They don’t hit any such heights however. They are a little closer to the Descendents in that the tracks scream along at rapid pace (and for short periods – most tracks run less than 90 seconds). The songwriting has occasional moments where it steps beyond the simple.
As suits the genre, the sillier tracks have gre atersticking power (e.g. Rabbit and the charmingly Sid Vicious-does-My-Way-like version of a ‘classic’ I’ve heard far too often during my reviews, namely Amazing Grace).
What is missing here is any real hint of the softly slacker Dando voice. He shares vocal duties from track to track, but it’s a struggle to pick which ones are his. He doesn’t even take lead on the best track on the album:
So don’t pick up this album expecting to hear jangle-pop – it’s just low-rent punk.
File under: But there’s not much to like about them
Now that’s what I’m talking about!
It has taken four albums, but I’m finally hearing the Zep I expected. Here are the big riffs, the killer tracks that I’ve always associated with these big-haired, snake-hipped gentlemen.
It’s so very hard to argue with an album that opens with Black Dog with its near perfect call and response between lead guitar and vocals, and power-drumming to get anyone bashing the chopsticks on the table.
The fact that Rock & Roll follows immediately justifies the fact we own this album on both CD and LP. The album understandably tapers off for a little from there on.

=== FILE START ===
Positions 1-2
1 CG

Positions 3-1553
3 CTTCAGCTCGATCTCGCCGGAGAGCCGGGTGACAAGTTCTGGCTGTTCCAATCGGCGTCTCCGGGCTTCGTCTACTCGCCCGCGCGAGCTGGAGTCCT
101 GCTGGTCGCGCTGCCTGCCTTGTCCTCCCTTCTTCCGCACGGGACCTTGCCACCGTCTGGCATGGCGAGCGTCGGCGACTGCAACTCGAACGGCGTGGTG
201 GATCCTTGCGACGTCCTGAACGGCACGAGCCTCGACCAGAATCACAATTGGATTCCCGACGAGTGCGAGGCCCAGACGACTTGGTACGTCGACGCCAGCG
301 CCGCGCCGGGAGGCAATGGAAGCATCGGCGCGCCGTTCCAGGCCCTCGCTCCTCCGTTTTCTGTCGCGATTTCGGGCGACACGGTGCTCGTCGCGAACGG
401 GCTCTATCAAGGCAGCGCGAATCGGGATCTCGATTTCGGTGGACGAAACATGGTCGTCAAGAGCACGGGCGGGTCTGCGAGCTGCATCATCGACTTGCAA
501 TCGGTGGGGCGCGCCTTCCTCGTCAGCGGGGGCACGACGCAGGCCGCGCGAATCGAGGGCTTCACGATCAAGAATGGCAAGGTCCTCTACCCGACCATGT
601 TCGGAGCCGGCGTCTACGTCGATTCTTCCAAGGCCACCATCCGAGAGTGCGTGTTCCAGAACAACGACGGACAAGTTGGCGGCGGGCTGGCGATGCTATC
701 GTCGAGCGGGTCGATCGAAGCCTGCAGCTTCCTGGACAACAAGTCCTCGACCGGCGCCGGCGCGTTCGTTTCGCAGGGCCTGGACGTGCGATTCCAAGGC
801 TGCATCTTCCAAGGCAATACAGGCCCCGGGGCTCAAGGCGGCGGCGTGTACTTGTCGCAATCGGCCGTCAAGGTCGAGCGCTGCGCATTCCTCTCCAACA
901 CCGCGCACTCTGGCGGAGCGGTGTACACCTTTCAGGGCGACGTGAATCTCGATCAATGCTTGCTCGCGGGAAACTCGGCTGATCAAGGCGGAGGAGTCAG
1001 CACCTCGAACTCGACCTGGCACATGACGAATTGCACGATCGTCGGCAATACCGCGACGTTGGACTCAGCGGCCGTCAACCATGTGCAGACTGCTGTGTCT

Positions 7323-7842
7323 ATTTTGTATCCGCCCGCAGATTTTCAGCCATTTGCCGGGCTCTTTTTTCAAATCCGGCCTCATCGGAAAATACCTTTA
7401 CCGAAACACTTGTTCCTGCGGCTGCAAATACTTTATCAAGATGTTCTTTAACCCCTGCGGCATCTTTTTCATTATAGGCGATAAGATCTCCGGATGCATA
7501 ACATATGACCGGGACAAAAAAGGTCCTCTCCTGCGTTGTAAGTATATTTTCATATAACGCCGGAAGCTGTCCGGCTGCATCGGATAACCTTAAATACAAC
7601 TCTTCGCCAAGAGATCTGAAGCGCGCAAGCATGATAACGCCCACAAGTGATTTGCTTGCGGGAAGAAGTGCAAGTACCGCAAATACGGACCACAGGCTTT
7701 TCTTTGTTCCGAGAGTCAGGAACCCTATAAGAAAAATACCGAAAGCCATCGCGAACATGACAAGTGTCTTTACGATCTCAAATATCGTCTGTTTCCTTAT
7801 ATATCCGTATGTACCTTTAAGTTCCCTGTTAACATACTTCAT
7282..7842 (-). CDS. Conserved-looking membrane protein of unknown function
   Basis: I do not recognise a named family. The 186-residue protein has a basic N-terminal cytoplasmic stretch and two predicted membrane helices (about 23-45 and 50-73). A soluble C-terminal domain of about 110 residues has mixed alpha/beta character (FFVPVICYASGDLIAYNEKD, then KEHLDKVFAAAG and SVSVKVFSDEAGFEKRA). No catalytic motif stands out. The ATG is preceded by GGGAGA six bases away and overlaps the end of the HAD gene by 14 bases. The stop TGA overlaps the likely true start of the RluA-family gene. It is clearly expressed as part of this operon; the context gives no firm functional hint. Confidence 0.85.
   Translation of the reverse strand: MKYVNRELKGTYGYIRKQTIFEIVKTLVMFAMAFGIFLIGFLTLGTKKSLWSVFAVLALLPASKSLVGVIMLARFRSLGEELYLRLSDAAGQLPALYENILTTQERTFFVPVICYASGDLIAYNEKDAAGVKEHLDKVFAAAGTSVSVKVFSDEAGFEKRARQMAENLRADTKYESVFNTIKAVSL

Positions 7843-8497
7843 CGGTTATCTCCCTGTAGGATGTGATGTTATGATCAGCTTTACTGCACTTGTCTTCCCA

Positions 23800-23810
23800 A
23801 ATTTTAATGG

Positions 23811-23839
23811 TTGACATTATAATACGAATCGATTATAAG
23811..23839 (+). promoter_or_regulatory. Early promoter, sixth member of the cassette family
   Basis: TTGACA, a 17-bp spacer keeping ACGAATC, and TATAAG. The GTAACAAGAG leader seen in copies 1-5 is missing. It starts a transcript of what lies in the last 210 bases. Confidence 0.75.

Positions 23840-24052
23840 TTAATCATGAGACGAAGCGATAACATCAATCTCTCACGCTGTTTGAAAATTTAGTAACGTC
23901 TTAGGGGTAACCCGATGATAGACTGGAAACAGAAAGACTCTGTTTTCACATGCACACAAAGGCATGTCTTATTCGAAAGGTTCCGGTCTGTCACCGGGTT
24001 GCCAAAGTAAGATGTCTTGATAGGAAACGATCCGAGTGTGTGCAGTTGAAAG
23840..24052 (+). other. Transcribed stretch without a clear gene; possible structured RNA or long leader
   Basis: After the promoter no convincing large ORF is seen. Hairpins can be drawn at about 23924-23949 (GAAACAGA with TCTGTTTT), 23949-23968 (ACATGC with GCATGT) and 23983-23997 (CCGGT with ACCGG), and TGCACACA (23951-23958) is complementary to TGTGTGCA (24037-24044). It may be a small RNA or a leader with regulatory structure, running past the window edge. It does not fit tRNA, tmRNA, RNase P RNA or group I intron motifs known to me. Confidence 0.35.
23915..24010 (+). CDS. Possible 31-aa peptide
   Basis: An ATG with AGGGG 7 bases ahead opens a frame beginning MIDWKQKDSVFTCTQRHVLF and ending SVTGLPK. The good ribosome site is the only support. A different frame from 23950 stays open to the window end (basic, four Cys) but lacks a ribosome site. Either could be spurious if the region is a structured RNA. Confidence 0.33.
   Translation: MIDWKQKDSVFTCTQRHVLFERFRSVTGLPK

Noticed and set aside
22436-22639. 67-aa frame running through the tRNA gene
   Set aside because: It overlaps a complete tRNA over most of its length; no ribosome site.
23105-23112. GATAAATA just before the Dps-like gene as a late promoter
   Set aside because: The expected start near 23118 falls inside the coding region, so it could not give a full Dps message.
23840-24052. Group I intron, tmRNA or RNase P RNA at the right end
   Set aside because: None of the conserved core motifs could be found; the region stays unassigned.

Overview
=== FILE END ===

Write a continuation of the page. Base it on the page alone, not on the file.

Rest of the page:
I was pleasantly surprised that the much overrated (and belittled) Stairway to Heaven doesn’t sound anywhere near as pompous in its natural setting. In fact it seems relatively subdued (of course mentioning said song justifies one more cover clip – this time some girly indie-pop):
The album keeps it kicking along with the surprisingly funky Misty Mountain Hop, and then mellows out in the folky Going to California.
Having worked through our personal Zeppelin odyssey, I must declare this the pick of the bunch… and acknowledge Mr. Leonard Teale’s rightful ownership of the best Stairway rendition:
File under: The hep zep
This album caused quite a storm (oh, maybe that was a subtle play on the album title) in a teacup when it was released back in 1998.
Little Benny decided to declare it the greatest Australian album of all time, and trumpeted himself as the saviour of our local scene. Not surprisingly, that pissed a few folks off, with even the quiet public servant of Oz-Rock Bernard Fanning getting his back up.
I have no qualm with a bit of hubris… when it is justified (or completely ironic). The problem here is that this album was far from the work of genius Lee was claiming.
Instead it is an unadventurous, uninspired collection of over-produced, over-thought compositions. Ben has lost all of his youthful enthusiasm and naivety, replacing it with some prematurely dull lectures on how we can all live a better, fulfilling life.
Sure, a couple of tracks are listenable in a chilled out, Beck-on-a-dull-day sort of way. Cigarettes Will Kill You, Nighttime, and Nothing Much Happens are the more competent efforts.